This model’s value is that its advertised prices will always be lower than monthly billed costs. An initially low price point can be attractive to users, enticing them to select your service. Smaller businesses know that they won’t pay the same price as enterprise companies, so they’ll feel like they’re getting their pennies’ worth.

One example of usage-based SaaS pricing is found in Oracle’s data integration platform:

saas pricing model example: oracle

In Oracle’s example, you pay for the amount of data your business is processing per hour.

Usage Pricing Pros

  • Lower bar of entry. Small businesses can subscribe knowing they’ll only be charged for what they use.
  • Attractive to freelance-to-enterprise businesses. Very few pricing strategies can attract as wide a range of an audience as usage pricing.

Usage Pricing Cons

  • Easy to back out of. With this model, it’s essential to keep in mind that usage doesn’t equal value. Customers may back out if they incur high costs that don’t make their business objectives any easier.

While an enterprise business may pay a higher bill, that’s only because they’re a larger company with more significant day-to-day needs, not because your service is precious to them. It’ll thus be easy for them to churn.

User-Count Pricing

This model involves charging customers based on the number of seats, or users, they have on their account. Many SaaS companies use this model.

Customers are charged a base rate per month for each user account. For example, you might charge $6 for personal accounts, $25 for ten users, and $45 for 100 users, regardless of how much they use your service in any given month.

This package makes it easy for companies and their users to know what their bills will look like each month. However, customers may shy away from this pricing if they’re looking to grow. If they know hiring more employees means higher software costs, they might elect a service that allows them to grow, regardless of price.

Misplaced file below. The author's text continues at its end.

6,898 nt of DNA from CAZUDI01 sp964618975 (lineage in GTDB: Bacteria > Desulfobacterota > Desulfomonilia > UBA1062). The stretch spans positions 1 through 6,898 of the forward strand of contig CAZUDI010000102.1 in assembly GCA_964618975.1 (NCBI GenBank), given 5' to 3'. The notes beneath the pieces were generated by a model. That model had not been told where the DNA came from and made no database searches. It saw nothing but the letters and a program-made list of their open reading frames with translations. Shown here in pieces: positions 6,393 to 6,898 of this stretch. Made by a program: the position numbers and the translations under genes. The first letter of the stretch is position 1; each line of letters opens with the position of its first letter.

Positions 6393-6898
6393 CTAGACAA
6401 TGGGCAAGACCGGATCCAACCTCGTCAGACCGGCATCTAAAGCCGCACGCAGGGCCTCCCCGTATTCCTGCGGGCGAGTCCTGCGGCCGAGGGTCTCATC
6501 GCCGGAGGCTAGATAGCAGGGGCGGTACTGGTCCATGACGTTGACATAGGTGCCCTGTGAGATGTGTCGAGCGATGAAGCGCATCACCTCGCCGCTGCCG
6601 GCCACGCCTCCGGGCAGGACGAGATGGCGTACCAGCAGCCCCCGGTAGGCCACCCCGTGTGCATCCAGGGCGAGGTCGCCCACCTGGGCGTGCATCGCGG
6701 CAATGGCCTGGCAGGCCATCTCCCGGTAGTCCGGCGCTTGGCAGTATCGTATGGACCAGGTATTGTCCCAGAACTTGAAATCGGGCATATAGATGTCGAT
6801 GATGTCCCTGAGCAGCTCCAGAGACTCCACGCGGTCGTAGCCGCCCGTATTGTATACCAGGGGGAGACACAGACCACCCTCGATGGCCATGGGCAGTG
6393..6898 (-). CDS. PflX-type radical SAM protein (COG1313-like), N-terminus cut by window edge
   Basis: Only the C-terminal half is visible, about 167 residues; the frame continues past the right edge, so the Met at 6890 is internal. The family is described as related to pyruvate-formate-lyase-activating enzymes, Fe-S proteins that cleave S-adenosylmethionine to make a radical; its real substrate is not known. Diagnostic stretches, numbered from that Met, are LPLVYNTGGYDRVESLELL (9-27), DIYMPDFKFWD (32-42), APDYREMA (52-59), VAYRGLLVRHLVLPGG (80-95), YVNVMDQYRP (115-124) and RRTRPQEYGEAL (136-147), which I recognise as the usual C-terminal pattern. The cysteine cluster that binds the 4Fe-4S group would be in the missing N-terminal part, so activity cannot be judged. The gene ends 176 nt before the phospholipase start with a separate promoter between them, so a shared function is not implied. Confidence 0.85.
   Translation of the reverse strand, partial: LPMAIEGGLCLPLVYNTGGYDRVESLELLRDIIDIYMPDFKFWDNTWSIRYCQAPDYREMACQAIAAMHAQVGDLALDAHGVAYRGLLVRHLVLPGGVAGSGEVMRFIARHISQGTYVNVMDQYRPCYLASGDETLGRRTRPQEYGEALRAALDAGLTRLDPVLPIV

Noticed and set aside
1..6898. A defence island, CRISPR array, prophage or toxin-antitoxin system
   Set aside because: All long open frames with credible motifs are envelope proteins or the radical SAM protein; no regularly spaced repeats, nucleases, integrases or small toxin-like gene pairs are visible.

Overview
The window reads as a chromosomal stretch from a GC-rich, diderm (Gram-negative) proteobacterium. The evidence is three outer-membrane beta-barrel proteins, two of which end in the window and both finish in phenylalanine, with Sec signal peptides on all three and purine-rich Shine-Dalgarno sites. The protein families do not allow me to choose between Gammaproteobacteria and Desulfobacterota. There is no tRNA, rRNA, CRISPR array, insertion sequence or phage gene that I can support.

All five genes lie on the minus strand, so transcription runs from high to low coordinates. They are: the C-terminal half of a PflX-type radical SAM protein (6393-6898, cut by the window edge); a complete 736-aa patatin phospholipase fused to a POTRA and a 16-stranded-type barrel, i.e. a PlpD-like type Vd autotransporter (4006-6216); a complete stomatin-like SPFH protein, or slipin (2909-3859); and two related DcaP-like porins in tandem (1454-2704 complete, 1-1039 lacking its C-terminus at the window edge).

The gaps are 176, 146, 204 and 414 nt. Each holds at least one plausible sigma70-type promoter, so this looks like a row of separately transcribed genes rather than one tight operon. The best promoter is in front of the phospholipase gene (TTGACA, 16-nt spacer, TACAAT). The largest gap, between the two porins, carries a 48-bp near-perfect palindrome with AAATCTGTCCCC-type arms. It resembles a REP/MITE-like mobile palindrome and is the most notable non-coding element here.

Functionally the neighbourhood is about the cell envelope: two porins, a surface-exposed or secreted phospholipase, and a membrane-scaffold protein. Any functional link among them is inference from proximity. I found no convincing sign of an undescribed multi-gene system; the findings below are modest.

Some companies attempt to avoid this issue by also instilling a per-active-user price. This means that companies can have all of their employees sign up with the service, but will only be charged for those who use it.

User count pricing is popular. Here’s a user count pricing example from Sales Hub:

saas pricing model example: hubspot

Just like HubSpot, you can use a mixture of both tiered and user count pricing to help customize costs for each one of your customers.

User-Count Pricing Pros

  • Easy to calculate. If a company only has two team members who will use the application, it knows it’ll only pay for those two logins.

User-Count Pricing Cons

  • Shared logins. Users will know that more sign-ins equals higher costs, so they might share log-ins with employees, or between entire teams, to avoid additional monthly fees for separate accounts.
  • Unattractive to growing businesses. A business that is hiring more employees might avoid doing business with you if they know they’ll be charged more per user.

Tiered Pricing

Tiered pricing involves offering multiple package options that vary by feature and price. Each tier can be customized for specific buyer personas — for example, single users versus medium-sized companies. Not all users will need the same features or the same amount of features, so this option allows them to select according to their needs.

Tiered pricing is likely one of the most popular SaaS pricing models out there. Here’s a tiered pricing example from Sales Hub:

saas pricing model example: sales hub

Note that this only includes the Free and Starter plans. The Professional and Enterprise plans are on the next tab, making it easier for users to digest pricing information. If you plan to have more than three tiers, consider the design of the pricing page to improve the user experience.

Tiered Pricing Pros

  • Straightforward and familiar. Because tiered pricing is so widespread, there will be no confusion. Your customers will simply choose the best package for them to get started.
  • Personalized for different target markets. Because different packages typically target different types of businesses (e.g. small businesses versus enterprise firms), you can effectively address the needs of different customers with different packages.

Tiered Pricing Cons

  • May cause confusion. For this model, the number of packages can vary, but the average is 3.5. Too many options might confuse customers, and they can move on to a competitor with fewer choices.

Flat-Rate Pricing

This pricing package is the opposite of tiered pricing. There’s one price that includes the product and all its features — all customers have access to the same tools.

It’s easy to attract users with this model because they won’t incur any additional monthly costs. However, using this pricing model may mean that some of your software’s unique features may go unused. Some users may never touch certain features, while others will use them every day.

One example of flat rate pricing is found in the IXACT Contact website:

saas pricing model example: ixact contact

The flat-rate method works for them because they target individual real estate agents instead of entire agencies or large real estate businesses.

Flat Rate Pricing Pros